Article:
Unanimous verdicts Update

In this earlier blog, I commented on the pending litigation over unanimous verdicts at courts-martial. As military defense lawyers we continue to support the advice given that the issue should be raised in all courts going forward.

The update is that the Court of Appeals for the Armed Forces has decided United States v. Anderson. The unanimous court decided that there was still no constitutional requirement for a unanimous court-martial verdict, despite the Supreme Court decision in Ramos v. Louisiana.

That means we must now wait until the issue gets presented to the Supreme Court for a final ruling on the issue. It can take time for the Supreme Court to decide to take on an issue. That was our experience as appellate military defense counsel in United States v. Weiss, 36 M.J.224 (C.M.A. 1992) aff’d Weiss v. United States. 510 U.S. 163 (1994). So,

Unanimous verdicts at court-martial are not currently required by law. Under UCMJ, a guilty verdict in a general court-martial, which is the most serious type of court-martial, can be reached by a two-thirds majority of the members of the panel. This means that a defendant can be convicted of a crime even if one-third of the panel members do not believe that they are guilty.

However, there is a growing movement to require unanimous verdicts in courts-martial. In 2023, the House of Representatives passed a bill that would have required unanimous verdicts in courts-martial. However, the bill was not passed by the Senate.

There are several arguments in favor of requiring unanimous verdicts in courts-martial. One argument is that it would protect the rights of service members and ensure that they are not convicted of a crime unless all members of the jury agree that they are guilty. Another argument is that it would promote fairness and accuracy in the military justice system.

There are also some arguments against requiring unanimous verdicts in courts-martial. One argument is that it would make it more difficult to convict service members of crimes. Another argument is that it would be more difficult to reach a verdict in some cases, which could lead to hung juries. If the principle of innocent until proven guilty beyond a reasonable doubt is to be maintained, then appropriate “difficulties” in getting a conviction ought to be followed.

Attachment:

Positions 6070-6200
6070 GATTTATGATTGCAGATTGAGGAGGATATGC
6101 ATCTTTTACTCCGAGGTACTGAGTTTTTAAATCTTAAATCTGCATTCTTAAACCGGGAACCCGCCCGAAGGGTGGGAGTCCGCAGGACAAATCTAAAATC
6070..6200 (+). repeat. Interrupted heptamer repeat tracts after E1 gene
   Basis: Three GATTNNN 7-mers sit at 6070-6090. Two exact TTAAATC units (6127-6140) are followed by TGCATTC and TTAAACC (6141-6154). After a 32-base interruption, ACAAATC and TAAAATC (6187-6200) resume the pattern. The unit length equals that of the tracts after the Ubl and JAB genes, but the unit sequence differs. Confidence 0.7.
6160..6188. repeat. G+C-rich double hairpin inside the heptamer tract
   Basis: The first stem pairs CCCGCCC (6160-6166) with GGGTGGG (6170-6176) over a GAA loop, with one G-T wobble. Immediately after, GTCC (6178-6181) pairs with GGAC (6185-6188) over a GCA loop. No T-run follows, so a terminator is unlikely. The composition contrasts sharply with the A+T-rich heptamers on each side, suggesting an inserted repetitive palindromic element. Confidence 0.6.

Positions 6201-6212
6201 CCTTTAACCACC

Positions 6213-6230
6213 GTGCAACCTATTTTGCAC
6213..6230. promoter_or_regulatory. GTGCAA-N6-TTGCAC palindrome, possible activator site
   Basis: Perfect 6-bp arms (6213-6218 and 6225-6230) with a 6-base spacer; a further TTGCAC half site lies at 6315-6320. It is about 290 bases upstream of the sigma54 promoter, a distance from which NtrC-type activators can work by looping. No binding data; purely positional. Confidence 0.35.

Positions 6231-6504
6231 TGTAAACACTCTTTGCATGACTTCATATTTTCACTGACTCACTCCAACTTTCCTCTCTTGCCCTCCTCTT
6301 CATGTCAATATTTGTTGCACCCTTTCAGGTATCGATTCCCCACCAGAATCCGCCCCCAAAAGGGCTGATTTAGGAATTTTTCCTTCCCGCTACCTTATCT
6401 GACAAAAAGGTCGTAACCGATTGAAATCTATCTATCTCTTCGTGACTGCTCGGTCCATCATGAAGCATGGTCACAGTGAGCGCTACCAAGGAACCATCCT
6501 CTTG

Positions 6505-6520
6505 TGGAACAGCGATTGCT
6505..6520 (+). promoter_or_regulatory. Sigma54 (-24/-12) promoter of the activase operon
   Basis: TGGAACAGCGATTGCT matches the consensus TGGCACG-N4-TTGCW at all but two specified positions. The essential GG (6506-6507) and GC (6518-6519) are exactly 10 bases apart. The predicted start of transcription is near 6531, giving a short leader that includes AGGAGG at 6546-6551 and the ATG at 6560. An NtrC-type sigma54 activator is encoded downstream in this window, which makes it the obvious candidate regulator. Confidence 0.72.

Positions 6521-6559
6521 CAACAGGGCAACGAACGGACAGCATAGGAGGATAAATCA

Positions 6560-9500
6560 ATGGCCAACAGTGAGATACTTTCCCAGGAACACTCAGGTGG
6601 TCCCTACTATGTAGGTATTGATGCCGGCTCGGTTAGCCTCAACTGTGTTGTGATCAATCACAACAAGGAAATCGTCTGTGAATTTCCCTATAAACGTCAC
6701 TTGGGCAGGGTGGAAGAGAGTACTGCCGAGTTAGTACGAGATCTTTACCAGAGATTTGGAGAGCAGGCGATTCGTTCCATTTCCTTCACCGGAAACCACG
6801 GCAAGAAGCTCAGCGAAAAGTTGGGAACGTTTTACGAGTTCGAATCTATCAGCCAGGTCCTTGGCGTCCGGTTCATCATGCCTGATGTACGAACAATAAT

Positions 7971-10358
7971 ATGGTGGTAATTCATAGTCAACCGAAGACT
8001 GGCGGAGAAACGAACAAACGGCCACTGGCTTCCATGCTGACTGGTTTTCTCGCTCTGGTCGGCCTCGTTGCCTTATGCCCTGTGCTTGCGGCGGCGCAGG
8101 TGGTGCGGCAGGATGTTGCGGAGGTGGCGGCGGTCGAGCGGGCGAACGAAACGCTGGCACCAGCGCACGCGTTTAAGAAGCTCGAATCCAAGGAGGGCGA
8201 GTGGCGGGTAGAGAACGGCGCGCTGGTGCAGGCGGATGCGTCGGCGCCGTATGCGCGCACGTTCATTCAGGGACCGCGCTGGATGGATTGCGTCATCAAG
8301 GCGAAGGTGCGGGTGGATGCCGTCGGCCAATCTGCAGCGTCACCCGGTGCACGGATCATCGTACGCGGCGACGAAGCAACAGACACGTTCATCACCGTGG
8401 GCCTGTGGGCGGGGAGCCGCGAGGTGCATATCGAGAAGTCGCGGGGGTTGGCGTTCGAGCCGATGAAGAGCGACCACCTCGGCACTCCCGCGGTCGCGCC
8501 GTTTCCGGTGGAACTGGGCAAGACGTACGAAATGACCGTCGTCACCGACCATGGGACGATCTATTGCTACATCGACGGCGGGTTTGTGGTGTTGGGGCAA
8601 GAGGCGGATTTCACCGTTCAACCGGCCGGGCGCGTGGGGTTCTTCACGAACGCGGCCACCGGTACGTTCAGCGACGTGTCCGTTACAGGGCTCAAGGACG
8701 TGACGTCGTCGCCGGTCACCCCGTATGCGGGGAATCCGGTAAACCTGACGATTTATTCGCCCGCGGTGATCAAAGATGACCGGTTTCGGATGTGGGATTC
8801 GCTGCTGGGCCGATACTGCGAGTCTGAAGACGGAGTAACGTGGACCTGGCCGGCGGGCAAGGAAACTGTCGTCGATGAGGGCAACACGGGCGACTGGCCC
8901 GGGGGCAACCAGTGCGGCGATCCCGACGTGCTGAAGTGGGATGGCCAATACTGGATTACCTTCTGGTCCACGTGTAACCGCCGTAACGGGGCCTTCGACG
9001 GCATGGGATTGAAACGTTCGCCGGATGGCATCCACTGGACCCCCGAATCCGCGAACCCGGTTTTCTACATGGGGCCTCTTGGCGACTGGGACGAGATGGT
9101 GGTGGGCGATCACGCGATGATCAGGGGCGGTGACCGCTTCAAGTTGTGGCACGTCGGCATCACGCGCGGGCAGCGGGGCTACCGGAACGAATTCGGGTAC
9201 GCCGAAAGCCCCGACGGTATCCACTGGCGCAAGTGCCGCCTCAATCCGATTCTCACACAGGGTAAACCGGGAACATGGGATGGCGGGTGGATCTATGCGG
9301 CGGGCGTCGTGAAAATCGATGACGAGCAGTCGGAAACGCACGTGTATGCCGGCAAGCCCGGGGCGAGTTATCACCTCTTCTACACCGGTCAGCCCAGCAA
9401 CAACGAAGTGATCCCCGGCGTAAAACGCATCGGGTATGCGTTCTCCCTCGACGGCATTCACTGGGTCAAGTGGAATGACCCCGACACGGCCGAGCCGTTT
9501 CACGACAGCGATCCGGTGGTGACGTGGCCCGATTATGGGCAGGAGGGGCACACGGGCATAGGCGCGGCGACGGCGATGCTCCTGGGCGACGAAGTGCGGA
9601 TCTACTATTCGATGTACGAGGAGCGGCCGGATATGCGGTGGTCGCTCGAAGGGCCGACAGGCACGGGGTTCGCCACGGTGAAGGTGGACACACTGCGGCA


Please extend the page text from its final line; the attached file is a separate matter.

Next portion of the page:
The debate over unanimous verdicts in courts-martial is likely to continue. It is an important issue that has implications for the rights of service members and the fairness of the military justice system. Unfortunately, there is betting that the Supreme Court will give deference to Congress as it usually does when Congress acts under its “Make Rules” authority to govern military discipline and justice.

Congress is subject to the Due Process Clause when legislating in the area of military affairs, and that Clause provides some measure of protection to defendants in military proceedings. But in determining what process is due, courts “must give particular deference to the determination of Congress, made under its authority to regulate the land and naval forces, U. S. Const., Art. I, §8.”

In the meantime, Congress has been paying some attention to the issue, as noted by the bloggers at Save Our Heroes.

Rebecca Kheel reported that Court-Martial Convictions Would Need Unanimous Jury Verdicts Under a Measure Added to Defense Bill. Military.com, 17 July 2023. Indications are that proposal won’t be adopted.

UCMJ, court-martial, air force court, navy court, army court

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